The third category is the most complex. There are different types of work permits under different programs. All of them have special requirements, so by default a non-resident cannot get a work permit unless he meets the requirements. For example, students with F-1 status are eligible to do work on campus and for certain off-campus jobs if they constitute hands-on training.

The nonimmigrant category (usually letter number with an optional letter suffix, e.g. F-1) is indicated on the visa. Note, however, that the visa is just a document that is required (but not sufficient) to enter the United States.If you are in the United States, you or your employer can adjust your immigration status as long as you meet the relevant requirements.

This will allow us to check the directory of visa categories for nonimmigrants with a view to employing transportation personnel. I will only go into the categories that apply to a pilot who is not eligible for any other category (say you don't work for NATO or the UN, you are not a NAFTA signatory, etc.)

  • Category D - Allows you to work as a pilot, but must be employed by an international airline and cannot stay longer than 29 days. Your employment must be in good faith; It can't be a delusion just so you can work as a domestic pilot most of the time.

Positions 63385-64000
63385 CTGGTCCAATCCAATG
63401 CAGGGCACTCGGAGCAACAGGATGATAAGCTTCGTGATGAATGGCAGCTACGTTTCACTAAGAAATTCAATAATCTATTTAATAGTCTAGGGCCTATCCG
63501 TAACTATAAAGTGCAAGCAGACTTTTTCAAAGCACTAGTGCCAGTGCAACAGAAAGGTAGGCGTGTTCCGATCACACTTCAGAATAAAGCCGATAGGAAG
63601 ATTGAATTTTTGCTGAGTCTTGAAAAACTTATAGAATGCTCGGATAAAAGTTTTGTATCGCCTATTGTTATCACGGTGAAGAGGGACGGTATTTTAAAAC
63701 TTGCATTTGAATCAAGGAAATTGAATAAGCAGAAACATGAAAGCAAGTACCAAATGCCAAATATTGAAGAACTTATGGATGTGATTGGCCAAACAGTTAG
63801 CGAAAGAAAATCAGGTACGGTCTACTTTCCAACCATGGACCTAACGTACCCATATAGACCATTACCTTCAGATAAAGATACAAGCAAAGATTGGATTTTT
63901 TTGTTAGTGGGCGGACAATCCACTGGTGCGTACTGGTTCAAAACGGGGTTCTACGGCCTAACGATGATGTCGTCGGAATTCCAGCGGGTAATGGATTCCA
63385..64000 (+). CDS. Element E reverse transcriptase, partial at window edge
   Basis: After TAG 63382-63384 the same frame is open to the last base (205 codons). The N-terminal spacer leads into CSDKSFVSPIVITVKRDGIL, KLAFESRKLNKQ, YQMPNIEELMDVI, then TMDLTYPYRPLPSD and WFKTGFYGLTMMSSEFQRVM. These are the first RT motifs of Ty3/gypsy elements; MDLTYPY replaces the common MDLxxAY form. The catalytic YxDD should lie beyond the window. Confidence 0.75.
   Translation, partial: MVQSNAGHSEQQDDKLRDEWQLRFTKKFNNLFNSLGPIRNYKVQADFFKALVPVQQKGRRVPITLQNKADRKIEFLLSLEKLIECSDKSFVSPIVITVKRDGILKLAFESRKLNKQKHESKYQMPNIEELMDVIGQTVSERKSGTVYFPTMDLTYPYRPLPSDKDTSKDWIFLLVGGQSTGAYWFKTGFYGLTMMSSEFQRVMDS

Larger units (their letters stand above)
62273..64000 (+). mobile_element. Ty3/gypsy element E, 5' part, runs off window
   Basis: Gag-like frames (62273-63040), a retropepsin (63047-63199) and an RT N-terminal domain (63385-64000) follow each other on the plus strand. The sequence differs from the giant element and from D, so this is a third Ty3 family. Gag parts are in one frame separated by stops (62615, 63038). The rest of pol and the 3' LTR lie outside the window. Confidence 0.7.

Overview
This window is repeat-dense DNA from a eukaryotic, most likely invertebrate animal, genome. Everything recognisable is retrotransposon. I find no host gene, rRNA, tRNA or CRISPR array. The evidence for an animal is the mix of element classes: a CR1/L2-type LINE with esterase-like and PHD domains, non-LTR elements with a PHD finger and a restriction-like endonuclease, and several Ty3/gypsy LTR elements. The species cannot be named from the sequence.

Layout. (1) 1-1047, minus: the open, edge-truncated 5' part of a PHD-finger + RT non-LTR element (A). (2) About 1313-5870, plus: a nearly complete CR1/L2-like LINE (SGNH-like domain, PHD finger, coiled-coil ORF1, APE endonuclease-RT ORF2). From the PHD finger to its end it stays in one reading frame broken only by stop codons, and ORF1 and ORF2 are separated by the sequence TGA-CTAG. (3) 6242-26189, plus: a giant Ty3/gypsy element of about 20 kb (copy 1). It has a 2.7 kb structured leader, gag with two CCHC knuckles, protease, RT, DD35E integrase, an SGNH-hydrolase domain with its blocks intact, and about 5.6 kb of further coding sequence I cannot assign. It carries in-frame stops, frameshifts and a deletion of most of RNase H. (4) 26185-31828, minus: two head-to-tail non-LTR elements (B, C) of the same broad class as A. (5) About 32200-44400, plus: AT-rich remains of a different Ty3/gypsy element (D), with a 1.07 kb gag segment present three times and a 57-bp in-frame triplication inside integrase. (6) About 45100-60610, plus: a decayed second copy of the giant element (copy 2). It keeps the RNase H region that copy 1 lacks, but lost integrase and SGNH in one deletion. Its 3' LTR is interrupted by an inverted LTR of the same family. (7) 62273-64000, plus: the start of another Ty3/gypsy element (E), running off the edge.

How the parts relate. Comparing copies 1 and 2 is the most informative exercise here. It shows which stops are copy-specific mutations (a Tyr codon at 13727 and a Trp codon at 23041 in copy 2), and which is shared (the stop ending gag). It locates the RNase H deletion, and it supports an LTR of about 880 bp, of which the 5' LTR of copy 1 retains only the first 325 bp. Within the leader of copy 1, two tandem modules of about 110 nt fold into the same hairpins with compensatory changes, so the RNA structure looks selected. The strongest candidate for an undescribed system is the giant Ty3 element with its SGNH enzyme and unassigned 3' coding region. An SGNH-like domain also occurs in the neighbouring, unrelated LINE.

And unfortunately that is "it". You may be entitled to work if you are a citizen of any of the countries with which the US has special agreements, usually for humanitarian and similar reasons, but there are few.

As you can see, the FAA regulations aren't even in the picture noted . DHS regulations are a primary concern here.

FreeMan

Impressive. Very thorough, thank you!

Moji

Dear Kuba Ober, thank you very much for your efforts to write in a visa of all kinds available for foreigners. Unfortunately, it is a huge disappointment to find out how difficult it is for foreigners to travel to the US, complete their pilot training and keep an eye out for the employment of transportation personnel, which is a great job and dream for me. Not sure if I fully understand how this story will work when I get my PR (Green Card). Will that work? Can I be hired by an airline and work legally?

Cuba Ober

@Moji Once you have a green card, you're done! Since getting a green card is a long process, you may want to stop your training at some point before you get the green card. Your immigration attorney (and you need one) should be able to give you an estimate of when your application will be up to date. see also the visa bulletin. Just to give you an idea: Unmarried children of US citizens who applied in 2007 will not receive their green cards until this year !!

Reirab

However, I would like to point out that the list of places where you cannot work without being a citizen is actually quite long, especially in the aviation industry which is very security related. Even in my current non-classified job, we allow non-citizens due to export restrictions on government information that would make it all but impossible for a non-citizen to work here without really doing a lot of bad papers, which are almost impossible can be approved even if they are submitted.

Cuba Ober

@reirab That's right, but if you are a permanent resident you can be a citizen in around 5 years. So it is not a permanent ban, so to speak.